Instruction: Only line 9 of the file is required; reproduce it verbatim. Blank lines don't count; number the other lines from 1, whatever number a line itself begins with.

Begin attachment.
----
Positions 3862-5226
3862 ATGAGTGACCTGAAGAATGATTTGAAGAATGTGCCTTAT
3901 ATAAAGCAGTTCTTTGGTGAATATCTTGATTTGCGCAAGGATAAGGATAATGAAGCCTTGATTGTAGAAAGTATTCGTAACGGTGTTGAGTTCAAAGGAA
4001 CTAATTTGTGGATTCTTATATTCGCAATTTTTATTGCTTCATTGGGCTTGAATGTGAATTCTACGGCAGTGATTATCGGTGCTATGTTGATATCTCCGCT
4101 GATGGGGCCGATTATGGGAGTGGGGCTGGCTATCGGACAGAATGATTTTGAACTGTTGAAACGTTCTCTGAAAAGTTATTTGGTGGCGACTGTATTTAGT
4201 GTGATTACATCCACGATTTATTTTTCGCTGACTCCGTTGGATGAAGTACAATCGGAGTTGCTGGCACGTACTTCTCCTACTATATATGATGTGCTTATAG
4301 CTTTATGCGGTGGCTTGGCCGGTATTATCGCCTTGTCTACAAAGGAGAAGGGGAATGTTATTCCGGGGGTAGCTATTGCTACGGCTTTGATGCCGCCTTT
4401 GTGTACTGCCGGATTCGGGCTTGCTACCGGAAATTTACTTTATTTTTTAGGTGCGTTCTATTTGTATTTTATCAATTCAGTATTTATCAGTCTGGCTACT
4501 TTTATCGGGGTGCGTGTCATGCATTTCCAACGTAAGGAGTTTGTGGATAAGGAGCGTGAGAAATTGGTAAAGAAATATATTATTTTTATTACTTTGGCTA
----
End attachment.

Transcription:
4501 TTTATCGGGGTGCGTGTCATGCATTTCCAACGTAAGGAGTTTGTGGATAAGGAGCGTGAGAAATTGGTAAAGAAATATATTATTTTTATTACTTTGGCTA